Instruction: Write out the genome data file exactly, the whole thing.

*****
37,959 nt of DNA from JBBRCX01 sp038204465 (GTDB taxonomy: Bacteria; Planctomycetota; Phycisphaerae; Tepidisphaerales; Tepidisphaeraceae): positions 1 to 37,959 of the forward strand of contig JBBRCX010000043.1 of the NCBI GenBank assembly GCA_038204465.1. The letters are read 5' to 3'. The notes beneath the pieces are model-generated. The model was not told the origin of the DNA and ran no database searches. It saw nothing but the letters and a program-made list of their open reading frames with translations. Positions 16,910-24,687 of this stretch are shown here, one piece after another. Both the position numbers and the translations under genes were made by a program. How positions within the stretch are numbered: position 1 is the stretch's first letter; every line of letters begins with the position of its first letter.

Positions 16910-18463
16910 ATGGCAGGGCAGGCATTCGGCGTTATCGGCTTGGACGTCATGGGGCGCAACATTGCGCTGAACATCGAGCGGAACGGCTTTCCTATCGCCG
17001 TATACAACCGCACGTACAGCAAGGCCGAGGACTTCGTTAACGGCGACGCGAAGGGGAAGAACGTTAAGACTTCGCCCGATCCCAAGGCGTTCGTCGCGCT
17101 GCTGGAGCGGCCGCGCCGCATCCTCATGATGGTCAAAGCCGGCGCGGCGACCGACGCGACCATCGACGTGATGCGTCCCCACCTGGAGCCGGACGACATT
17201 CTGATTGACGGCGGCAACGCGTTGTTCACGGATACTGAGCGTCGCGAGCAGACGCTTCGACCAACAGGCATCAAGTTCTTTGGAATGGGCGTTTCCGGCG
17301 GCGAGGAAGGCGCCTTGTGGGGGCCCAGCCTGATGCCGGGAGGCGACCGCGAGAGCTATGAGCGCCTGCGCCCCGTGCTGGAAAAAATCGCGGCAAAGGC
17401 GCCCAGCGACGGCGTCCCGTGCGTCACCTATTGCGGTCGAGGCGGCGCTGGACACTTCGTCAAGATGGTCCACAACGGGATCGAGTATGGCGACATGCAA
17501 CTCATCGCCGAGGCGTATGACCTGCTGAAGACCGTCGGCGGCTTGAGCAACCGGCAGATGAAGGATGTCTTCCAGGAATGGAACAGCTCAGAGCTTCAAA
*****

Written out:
37,959 nt of DNA from JBBRCX01 sp038204465 (GTDB taxonomy: Bacteria; Planctomycetota; Phycisphaerae; Tepidisphaerales; Tepidisphaeraceae): positions 1 to 37,959 of the forward strand of contig JBBRCX010000043.1 of the NCBI GenBank assembly GCA_038204465.1. The letters are read 5' to 3'. The notes beneath the pieces are model-generated. The model was not told the origin of the DNA and ran no database searches. It saw nothing but the letters and a program-made list of their open reading frames with translations. Positions 16,910-24,687 of this stretch are shown here, one piece after another. Both the position numbers and the translations under genes were made by a program. How positions within the stretch are numbered: position 1 is the stretch's first letter; every line of letters begins with the position of its first letter.

Positions 16910-18463
16910 ATGGCAGGGCAGGCATTCGGCGTTATCGGCTTGGACGTCATGGGGCGCAACATTGCGCTGAACATCGAGCGGAACGGCTTTCCTATCGCCG
17001 TATACAACCGCACGTACAGCAAGGCCGAGGACTTCGTTAACGGCGACGCGAAGGGGAAGAACGTTAAGACTTCGCCCGATCCCAAGGCGTTCGTCGCGCT
17101 GCTGGAGCGGCCGCGCCGCATCCTCATGATGGTCAAAGCCGGCGCGGCGACCGACGCGACCATCGACGTGATGCGTCCCCACCTGGAGCCGGACGACATT
17201 CTGATTGACGGCGGCAACGCGTTGTTCACGGATACTGAGCGTCGCGAGCAGACGCTTCGACCAACAGGCATCAAGTTCTTTGGAATGGGCGTTTCCGGCG
17301 GCGAGGAAGGCGCCTTGTGGGGGCCCAGCCTGATGCCGGGAGGCGACCGCGAGAGCTATGAGCGCCTGCGCCCCGTGCTGGAAAAAATCGCGGCAAAGGC
17401 GCCCAGCGACGGCGTCCCGTGCGTCACCTATTGCGGTCGAGGCGGCGCTGGACACTTCGTCAAGATGGTCCACAACGGGATCGAGTATGGCGACATGCAA
17501 CTCATCGCCGAGGCGTATGACCTGCTGAAGACCGTCGGCGGCTTGAGCAACCGGCAGATGAAGGATGTCTTCCAGGAATGGAACAGCTCAGAGCTTCAAA